Homecoming is consistently well-written and suspenseful. There are a number of remarkable performances and moments. For much of the series, Julia Roberts’s Heidi and Stephan James’s Walter are less interesting than certain of the secondary characters, perhaps because their activity is restricted to the somewhat sanitized therapy sessions.

Shea Wigham’s Carrasco is an indelible portrait of the “grey,” little bureaucrat-investigator who happens, sadly for the powers that be, to be both curious and thoroughly scrupulous. Such humble, honest figures do exist, even within the American establishment and military. Carrasco simply cannot let the Cruz case go. At one point, he’s a single key-stroke away from burying the inquiry, but it’s physically and morally impossible for him to do.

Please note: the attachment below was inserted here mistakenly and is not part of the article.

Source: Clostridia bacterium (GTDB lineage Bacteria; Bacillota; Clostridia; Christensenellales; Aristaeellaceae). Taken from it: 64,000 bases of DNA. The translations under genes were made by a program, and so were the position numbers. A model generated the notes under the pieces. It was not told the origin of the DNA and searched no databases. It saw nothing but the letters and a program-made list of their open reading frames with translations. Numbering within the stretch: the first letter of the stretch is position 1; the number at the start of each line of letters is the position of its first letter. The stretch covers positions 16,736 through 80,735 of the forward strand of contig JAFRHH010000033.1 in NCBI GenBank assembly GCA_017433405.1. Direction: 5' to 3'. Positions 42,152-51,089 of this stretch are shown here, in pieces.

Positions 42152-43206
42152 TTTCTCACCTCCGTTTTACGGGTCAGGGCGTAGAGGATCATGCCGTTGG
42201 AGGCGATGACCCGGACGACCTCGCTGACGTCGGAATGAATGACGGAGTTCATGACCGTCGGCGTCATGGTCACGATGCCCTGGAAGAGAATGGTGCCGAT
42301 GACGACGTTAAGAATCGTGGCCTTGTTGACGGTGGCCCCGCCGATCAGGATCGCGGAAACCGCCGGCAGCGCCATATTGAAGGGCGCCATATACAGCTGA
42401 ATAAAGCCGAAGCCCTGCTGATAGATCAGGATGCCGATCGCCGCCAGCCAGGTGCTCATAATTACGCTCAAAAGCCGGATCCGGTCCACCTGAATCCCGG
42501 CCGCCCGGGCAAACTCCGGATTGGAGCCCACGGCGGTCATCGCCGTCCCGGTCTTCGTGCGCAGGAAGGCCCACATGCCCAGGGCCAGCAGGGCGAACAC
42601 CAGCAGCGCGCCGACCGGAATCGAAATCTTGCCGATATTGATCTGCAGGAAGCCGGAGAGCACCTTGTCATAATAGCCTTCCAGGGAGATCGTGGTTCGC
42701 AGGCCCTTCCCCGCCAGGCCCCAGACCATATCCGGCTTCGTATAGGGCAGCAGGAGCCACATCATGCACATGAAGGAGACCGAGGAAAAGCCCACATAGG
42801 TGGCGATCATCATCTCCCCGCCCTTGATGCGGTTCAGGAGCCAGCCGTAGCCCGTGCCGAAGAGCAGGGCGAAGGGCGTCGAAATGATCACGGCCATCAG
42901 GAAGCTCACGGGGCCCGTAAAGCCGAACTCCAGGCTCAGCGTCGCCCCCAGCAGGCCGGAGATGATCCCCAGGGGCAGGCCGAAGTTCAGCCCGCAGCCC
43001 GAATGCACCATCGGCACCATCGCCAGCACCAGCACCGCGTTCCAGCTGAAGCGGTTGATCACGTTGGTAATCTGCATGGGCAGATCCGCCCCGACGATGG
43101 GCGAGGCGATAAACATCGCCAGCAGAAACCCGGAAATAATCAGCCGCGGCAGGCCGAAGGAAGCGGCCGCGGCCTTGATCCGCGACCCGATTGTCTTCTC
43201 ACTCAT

He explains his dilemma to Gloria, Walter’s mother: “I know what people think. I’m just a … I’m a cog. And I am. I elevate or dismiss the complaint. But that decision … that decision is used to turn other cogs, and they turn others. And that’s what justice is. And I don’t understand why everybody I speak to either obstructs or deflects or … And all I’m trying to do is establish what happened and who’s responsible. And I don’t understand why you won’t help me.”

Cannavale is memorable as the unprincipled, compulsively dishonest Colin Belfast. As noted above, he is almost never where or, for that matter, who he claims to be. That almost sounds amusing, charming, but he is not an amusing or charming figure. He is vile, like the conglomerate, Geist, he represents. Belfast is a social type, a parasite who produces nothing, stands for nothing, is only “virtually” present anywhere, who seems to exist only through his relentless bullying and his cellphone.